Wunderlich’s selection as mayor neither the first, nor the worst, example of contention on the Murrieta City Council

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When Gene Wunderlich, who was appointed to the Murrieta City Council to fill former councilman Randon Lane’s vacant seat just three months ago, was selected to be the city’s mayor in a 3-2 vote, it came as an apparent surprise to Jonathan Ingram and Kelly Seyarto, the two council members who voted against his appointment. 

At the Dec. 17 council meeting where Councilmember Christi White made the motion to give the mayor position to Wunderlich, former Mayor Kelly Seyarto commented that he “kind of had a different idea,” though he made no other motions. When White, Wunderlich and Scott Vinton voted to make Wunderlich mayor – in a move that also made Vinton the mayor pro tem – Seyarto offered his congratulations to Wunderlich despite his “no” vote.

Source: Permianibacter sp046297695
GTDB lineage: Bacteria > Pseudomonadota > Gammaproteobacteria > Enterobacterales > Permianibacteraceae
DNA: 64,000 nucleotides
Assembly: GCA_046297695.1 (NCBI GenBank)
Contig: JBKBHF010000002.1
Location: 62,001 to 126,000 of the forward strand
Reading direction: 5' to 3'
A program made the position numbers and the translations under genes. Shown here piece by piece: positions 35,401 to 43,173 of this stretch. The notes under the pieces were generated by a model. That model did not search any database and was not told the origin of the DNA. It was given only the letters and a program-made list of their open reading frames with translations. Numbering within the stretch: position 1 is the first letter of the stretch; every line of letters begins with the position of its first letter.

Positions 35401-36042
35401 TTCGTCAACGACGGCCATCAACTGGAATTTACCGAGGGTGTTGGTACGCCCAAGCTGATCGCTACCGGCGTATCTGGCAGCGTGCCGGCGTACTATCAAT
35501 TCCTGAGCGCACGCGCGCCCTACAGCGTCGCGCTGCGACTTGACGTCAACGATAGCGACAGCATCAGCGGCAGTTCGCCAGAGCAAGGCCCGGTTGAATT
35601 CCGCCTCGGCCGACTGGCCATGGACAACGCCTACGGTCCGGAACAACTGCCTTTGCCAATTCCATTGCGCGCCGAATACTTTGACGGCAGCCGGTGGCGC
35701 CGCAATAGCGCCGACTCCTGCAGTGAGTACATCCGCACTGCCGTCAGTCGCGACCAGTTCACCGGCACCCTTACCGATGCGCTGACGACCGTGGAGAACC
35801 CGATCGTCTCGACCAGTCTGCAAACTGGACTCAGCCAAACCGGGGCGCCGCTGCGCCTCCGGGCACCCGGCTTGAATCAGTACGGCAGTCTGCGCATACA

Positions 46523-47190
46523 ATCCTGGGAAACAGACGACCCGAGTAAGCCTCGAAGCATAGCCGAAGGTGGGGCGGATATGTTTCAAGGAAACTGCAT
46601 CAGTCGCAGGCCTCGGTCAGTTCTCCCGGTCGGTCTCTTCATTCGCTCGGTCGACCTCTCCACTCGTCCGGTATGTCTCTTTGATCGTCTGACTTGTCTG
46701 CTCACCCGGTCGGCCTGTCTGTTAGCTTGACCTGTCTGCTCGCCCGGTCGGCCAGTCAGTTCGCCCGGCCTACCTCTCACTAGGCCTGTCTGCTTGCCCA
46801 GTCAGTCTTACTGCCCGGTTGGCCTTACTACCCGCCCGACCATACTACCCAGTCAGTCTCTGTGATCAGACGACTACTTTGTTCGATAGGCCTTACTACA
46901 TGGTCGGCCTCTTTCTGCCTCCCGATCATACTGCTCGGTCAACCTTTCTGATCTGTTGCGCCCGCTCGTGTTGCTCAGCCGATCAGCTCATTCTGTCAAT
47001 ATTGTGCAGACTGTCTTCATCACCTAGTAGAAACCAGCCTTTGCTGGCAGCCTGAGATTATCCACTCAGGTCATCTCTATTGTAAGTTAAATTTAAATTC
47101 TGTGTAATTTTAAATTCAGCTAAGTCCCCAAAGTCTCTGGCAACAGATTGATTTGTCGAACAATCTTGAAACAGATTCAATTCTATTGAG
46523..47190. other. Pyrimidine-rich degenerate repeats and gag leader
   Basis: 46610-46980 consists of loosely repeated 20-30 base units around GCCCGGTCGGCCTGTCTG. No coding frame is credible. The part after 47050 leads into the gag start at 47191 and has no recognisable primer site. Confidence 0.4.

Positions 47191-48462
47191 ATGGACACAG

“Your service to our community has been commendable. I think it’s nice to recognize that and afford you that honor,” Seyarto said.

Ingram made no comments on Wunderlich’s selection during the meeting, but when reached by phone the day after the vote, he indicated he was caught off-guard by the decision.

“I’m perplexed. I don’t know what the council was doing, and we’ll leave it at that,” Ingram said at the time. 

When asked for comment Dec. 17, White echoed comments she made during the council meeting and said she expects Wunderlich will “make an excellent mayor” over the next year.

“Wunderlich has the qualifications, the time available, as well as the necessary expertise,” White said. “We were following the process, and while negative comments are hurtful, we all together want to do what’s best for Murrieta. Murrieta remains in good hands with Gene Wunderlich as our new mayor and he received the majority vote from his council colleagues.”